Consider the hypothetical graph of FIG. 2. Beginning at to, the perceived processing load of the CPU 10 lies in band 60, and hence the CPU is running at it lowest possible internal clock speed and voltage. At t1, the perceived processing load crosses a threshold line into band 62. The embedded controller 26 strobes the interrupt line 32 to force a call to the CPU activity adjusting program 40. Upon servicing of the interrupt, the CPU activity adjusting program 40 reads the CPU activity register 29, determines that the perceived processing load lies within band 62 and fills the clock multiplier register 14 and the VID register 12 with appropriate values. These values will slightly boost the internal clock frequency of the CPU 10, and the voltage of the core voltage line 22, if necessary.

This process is repeated at times t2 and t3, with the CPU running at progressively higher internal clock frequencies and voltages. At t4, the adjusting program places the CPU 10 into its fastest mode of operation, i.e., with its highest internal clock frequency and an appropriately high voltage from the power regulator 18. The process occurs in reverse from t5, t6, and t7, with the CPU 10 being placed into progressively slower modes of operation, and correspondingly lower voltages. At t8, the CPU 10 is again using its slowest internal clock frequency, and lowest possible operating voltage.

It should be clear from the above discussion that the method described does not require five bands, and their corresponding modes of operation, for the CPU 10. A greater or lesser number of bands may be employed, the actual number depending upon the hardware restrictions of the CPU 10. That is, a CPU that permits a greater range of internal clock frequencies would permit the graph of FIG. 2 to be broken up into more than just five bands. On the other hand, a processor that permitted only two values to choose from for its internal clock frequency would necessitate a division of the graph into just two bands.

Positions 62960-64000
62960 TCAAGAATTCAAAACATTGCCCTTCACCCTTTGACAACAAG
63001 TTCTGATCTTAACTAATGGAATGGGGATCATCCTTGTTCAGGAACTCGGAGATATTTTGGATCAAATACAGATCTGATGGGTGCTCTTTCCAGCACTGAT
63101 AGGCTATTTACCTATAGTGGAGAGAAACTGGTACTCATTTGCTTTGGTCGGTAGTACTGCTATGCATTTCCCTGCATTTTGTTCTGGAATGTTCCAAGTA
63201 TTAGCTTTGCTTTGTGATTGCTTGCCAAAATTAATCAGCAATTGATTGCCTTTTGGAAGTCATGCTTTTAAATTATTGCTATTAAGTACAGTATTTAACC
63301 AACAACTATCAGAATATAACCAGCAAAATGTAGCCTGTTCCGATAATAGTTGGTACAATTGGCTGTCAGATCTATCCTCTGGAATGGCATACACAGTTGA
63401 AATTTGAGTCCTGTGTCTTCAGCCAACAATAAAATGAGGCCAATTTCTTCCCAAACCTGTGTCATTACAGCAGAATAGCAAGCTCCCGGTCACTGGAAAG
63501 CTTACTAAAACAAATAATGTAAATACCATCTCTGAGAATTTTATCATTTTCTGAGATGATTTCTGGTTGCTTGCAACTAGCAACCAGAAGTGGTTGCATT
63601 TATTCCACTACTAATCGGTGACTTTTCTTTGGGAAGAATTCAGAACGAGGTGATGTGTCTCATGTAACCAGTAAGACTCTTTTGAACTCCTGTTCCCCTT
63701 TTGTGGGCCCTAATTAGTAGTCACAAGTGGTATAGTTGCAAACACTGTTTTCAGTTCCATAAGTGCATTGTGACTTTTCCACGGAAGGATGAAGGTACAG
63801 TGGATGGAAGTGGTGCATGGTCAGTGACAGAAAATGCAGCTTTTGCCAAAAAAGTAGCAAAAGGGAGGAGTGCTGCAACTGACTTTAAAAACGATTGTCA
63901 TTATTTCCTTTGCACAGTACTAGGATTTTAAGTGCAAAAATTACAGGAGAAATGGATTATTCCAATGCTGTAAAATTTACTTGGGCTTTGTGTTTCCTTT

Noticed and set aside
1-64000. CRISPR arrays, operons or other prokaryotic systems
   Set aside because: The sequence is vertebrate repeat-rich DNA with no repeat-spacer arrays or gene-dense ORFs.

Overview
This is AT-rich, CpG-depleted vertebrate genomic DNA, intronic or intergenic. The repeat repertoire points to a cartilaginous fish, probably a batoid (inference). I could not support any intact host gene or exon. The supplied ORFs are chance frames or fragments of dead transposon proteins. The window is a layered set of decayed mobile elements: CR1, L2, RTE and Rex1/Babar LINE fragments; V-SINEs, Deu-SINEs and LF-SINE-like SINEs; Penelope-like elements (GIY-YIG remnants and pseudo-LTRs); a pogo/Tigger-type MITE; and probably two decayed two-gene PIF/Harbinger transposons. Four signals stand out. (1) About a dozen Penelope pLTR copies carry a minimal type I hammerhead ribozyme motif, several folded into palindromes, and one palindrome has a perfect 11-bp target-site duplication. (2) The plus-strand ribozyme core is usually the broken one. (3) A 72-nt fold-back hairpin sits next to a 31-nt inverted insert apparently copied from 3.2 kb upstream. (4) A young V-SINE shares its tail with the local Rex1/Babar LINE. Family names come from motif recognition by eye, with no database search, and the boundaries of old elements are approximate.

Furthermore, it should be noted that although the preferred embodiment employs a register that comprises the clock multiplier register 14 and the VID register 12, the method according to the present invention is not limited to such processors. For example, the CPU 10 may communicate with the power regulator 18 via an I/O port address, or a memory address. Similarly, the clock 16, having a fixed frequency, could be replaced by one that has a variable, selectable frequency. The CPU 10 could use I/O ports or memory addresses to change the frequency delivered to it by such a clock.

The preferred embodiment uses a series resistor-capacitor circuit in the CPU activity monitoring circuit 50 to provide an analog time averaging of the M/IO signal line 24. However, relatively more complicated circuits could be employed instead. For example, a digital circuit comprising a counter and timer could count over a preset period the number of times the M/IO line is strobed for memory access, and this value could be used to fill the CPU activity register 29.

Although the preferred embodiment of the present invention utilizes the M/IO signal line of the CPU 10, it should be noted the invention is not limited to such a signal line. Indeed, some processors may not even have an M/IO signal line. Nevertheless, an equally useful signal line for such processors may be found and used in a manner consistent with the present invention. It is also possible that on processors with an M/IO signal line, or an equivalent, other signal lines could also be used, or even combinations of signal lines, which can also provide a perceived processing load of the CPU.

In contrast to the prior art, the present invention utilizes a CPU activity monitoring circuit and an adjusting program to obtain a perceived processing load of the CPU. Both the processor speed and its internal voltage are then matched with the perceived processing load, hereby minimizing the power consumed by the CPU while maximizing performance.

Those skilled in the art will readily observe that numerous modifications and alterations of the device may be made while retaining the teachings of the invention. Accordingly, the above disclosure should be construed as limited only by the metes and bounds of the appended claims.

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Classifications
U.S. Classification713/322, 713/320
International ClassificationG06F1/32
Cooperative ClassificationG06F1/324, Y02B60/1285, Y02B60/1217, G06F1/3296, G06F1/3203
European ClassificationG06F1/32P5F, G06F1/32P5V, G06F1/32P